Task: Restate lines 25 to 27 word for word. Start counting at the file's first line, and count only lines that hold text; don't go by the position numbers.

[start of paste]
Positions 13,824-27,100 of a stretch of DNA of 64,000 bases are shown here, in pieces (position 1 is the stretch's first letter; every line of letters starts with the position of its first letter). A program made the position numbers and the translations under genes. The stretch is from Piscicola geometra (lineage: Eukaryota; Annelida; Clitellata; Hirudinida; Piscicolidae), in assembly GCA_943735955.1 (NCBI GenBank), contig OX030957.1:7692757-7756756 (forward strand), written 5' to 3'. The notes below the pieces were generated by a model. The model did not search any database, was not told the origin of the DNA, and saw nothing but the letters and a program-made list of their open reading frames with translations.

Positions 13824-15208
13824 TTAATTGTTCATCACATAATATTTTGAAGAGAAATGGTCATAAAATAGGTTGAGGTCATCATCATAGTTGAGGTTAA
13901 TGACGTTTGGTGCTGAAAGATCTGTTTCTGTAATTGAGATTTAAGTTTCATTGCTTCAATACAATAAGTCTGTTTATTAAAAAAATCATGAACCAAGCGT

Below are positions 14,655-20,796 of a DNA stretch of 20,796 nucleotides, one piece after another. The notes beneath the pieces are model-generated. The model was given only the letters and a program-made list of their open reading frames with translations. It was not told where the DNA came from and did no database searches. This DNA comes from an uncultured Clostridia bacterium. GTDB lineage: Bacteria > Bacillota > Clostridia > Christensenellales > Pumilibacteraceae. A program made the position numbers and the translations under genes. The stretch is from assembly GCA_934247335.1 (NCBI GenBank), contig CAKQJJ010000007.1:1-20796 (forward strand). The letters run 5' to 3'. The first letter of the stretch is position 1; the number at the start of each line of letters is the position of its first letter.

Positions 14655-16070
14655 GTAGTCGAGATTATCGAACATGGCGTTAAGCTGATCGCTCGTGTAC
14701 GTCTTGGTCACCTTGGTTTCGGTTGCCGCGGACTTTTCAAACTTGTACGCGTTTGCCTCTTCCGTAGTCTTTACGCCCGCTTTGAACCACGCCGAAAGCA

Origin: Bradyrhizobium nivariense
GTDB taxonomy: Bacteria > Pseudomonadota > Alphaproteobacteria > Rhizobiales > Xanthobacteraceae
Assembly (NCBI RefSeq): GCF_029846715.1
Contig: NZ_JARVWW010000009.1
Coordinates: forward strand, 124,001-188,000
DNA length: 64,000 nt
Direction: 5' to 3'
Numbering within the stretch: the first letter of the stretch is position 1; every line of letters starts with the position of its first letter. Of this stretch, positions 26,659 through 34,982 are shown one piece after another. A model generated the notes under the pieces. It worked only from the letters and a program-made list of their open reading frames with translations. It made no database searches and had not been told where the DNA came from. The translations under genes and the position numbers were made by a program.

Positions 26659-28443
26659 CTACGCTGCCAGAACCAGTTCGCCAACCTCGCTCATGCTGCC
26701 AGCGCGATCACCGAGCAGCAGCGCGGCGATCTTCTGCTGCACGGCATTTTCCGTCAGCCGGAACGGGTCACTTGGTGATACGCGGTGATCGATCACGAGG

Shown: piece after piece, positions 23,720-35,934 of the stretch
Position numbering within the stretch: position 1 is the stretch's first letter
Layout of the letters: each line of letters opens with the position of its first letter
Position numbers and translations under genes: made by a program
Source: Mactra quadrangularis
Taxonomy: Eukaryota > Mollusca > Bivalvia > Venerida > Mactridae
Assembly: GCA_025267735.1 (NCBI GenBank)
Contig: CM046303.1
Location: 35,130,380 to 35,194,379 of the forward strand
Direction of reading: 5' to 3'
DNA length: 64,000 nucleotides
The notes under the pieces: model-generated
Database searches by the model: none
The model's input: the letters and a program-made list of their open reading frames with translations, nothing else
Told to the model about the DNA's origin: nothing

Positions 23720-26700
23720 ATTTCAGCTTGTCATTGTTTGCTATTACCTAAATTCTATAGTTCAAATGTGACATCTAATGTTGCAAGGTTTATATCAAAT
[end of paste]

Taxonomy: Eukaryota > Mollusca > Bivalvia > Venerida > Mactridae
Assembly: GCA_025267735.1 (NCBI GenBank)
Contig: CM046303.1